Iron depletion improves insulin resistance in patients with nonalcoholic fatty liver disease and diabetes and also stabilizes the hypoxia-inducible factor (HIF)-1, resulting in increased glucose uptake in vitro. This study investigated the effect of iron depletion by deferoxamine on insulin signaling and glucose uptake in HepG2 hepatocytes and in rat liver. In HepG2 cells, deferoxamine stabilized HIF-1α and induced the constitutive glucose transporter Glut1 and the insulin receptor. Up-regulation of insulin receptor by deferoxamine was mimicked by the intracellular iron chelator deferasirox and the hypoxia inducer CoCl2 and required the HIF-1 obligate partner ARNT/HIF-1β. Iron depletion increased insulin receptor activity, whereas iron supplementation had the opposite effect. Deferoxamine consistently increased the phosphorylation status of Akt/PKB and its targets FoxO1 and Gsk3β, which mediate the effect of insulin on gluconeogenesis and glycogen synthesis, and up-regulated genes involved in glucose uptake and utilization. Iron depletion of Sprague-Dawley rats increased HIF-1α expression, improved glucose clearance, and was associated with up-regulation of insulin receptor and Akt/PKB levels and of glucose transport in hepatic tissue. Conversely, gluconeogenic genes were not affected. In rats with fatty liver because of a high-calorie and high-fat diet, glucose clearance was increased by iron depletion and decreased by iron supplementation. Thus, iron depletion by deferoxamine up-regulates glucose uptake, and increases insulin receptor activity and signaling in hepatocytes in vitro and in vivo.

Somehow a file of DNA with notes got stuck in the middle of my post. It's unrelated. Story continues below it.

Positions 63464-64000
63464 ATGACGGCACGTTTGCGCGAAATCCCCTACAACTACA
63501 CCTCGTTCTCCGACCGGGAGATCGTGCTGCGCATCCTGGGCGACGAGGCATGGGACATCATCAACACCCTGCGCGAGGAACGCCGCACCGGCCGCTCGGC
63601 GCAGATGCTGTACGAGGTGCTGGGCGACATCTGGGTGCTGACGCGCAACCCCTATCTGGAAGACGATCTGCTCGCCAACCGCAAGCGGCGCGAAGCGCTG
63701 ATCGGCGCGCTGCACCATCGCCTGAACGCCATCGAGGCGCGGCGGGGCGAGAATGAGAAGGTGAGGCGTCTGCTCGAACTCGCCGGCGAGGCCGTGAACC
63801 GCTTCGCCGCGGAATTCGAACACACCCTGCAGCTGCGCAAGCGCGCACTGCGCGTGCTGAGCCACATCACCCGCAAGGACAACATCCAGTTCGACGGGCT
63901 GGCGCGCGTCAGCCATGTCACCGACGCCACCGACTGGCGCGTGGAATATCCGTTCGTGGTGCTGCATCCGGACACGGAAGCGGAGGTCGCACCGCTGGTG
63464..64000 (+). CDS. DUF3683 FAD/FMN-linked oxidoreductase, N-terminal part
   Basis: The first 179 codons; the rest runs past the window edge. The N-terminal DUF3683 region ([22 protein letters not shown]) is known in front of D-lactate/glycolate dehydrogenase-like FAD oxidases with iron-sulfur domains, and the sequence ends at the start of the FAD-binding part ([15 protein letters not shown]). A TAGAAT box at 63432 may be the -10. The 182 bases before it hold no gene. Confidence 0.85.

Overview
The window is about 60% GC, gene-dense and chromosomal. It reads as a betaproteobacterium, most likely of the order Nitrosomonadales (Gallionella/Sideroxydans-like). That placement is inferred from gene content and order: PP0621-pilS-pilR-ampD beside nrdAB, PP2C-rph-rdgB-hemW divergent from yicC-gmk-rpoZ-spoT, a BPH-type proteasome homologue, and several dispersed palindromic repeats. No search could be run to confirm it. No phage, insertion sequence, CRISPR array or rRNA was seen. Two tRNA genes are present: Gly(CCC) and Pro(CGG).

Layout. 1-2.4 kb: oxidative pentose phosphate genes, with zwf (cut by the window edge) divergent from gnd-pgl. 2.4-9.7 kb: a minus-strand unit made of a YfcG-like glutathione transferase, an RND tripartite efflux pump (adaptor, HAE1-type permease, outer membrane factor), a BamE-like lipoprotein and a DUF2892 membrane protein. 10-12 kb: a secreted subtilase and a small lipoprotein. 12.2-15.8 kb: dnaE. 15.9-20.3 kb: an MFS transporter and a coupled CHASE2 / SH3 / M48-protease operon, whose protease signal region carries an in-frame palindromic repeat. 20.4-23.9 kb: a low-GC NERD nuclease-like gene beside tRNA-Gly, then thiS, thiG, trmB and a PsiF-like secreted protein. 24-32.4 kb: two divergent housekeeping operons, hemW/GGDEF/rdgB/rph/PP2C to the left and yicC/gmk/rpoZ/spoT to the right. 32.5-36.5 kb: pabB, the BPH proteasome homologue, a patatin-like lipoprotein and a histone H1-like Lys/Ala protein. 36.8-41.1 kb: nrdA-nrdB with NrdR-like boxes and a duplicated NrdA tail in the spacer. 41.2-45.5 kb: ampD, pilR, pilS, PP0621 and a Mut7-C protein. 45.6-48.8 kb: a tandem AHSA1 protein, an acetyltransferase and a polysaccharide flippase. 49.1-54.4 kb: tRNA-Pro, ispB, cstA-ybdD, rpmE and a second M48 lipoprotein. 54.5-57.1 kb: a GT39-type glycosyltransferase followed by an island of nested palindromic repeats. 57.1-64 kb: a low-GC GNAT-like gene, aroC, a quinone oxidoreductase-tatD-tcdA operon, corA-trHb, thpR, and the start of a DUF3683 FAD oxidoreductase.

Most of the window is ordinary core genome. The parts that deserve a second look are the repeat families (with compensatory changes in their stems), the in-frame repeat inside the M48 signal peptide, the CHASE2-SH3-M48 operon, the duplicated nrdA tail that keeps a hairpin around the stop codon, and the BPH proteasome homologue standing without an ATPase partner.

ASJC Scopus subject areas
- Pathology and Forensic Medicine